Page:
• strict warning: Only variables should be passed by reference in /home/abounaor/public_html/english/sites/all/modules/captcha/captcha.inc on line 61.
  • strict warning: Only variables should be passed by reference in /home/abounaor/public_html/english/sites/all/modules/captcha/captcha.inc on line 61.

By Daniel Duigou/ la-croix.com

After the miraculous meal, the crowd wants to take Jesus and “make him their king.” But Jesus draws away and retreats “to the mountains alone.”

In the Bible, the mountain is always symbolic of the divine presence. Jesus goes there to reconnect with his Father, from whom he receives true glory.

But what kind of prophet does this make Jesus? What is the word of truth, the word that truly nourishes humankind and brings salvation? What is Jesus trying to tell us through the great event of the meal? And what could the misunderstanding be?

We should remember that, traditionally, this passage from the Gospel of John that describes this astonishing event has been interpreted in combination with the celebration of the Eucharist, the offering of bread and wine at Cana. Veritable nourishment is the word of God.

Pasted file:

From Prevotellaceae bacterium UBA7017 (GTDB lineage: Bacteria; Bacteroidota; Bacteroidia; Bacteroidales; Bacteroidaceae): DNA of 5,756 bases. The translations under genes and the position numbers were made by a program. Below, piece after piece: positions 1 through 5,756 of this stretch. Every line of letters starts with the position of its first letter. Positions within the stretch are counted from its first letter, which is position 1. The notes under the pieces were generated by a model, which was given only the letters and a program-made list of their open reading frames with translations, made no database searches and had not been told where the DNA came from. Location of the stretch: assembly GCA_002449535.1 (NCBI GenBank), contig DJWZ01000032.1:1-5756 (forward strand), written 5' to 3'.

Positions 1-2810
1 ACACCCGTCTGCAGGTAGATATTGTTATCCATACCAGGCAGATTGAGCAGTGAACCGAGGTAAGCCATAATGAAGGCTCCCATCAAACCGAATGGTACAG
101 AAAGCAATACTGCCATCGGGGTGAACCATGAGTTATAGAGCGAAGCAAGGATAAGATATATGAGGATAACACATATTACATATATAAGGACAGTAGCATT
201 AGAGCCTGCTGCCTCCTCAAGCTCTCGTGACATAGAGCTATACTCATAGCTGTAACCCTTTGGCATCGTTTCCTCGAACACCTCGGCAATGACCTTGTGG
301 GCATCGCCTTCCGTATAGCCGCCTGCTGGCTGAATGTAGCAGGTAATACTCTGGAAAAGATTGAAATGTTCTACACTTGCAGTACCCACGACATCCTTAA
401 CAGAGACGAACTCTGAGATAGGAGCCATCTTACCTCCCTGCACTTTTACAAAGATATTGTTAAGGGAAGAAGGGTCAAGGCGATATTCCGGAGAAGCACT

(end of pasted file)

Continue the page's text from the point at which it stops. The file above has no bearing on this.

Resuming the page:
So what is the meaning of the word? There was “a great crowd” that followed Jesus “because they had witnessed the signs he had performed by healing the sick.”

Their spiritual expectations were high, just as they are today. Despite groundbreaking technological advances that improve the length and quality of life, our spiritual needs and expectations remain high.

One recent example of this is the feverish enthusiasm for the Football World Cup and the passion that the success of ‘Les Bleus’ aroused in France. It demonstrates just how much a society needs this kind of boost for good morale and a sense of vitality.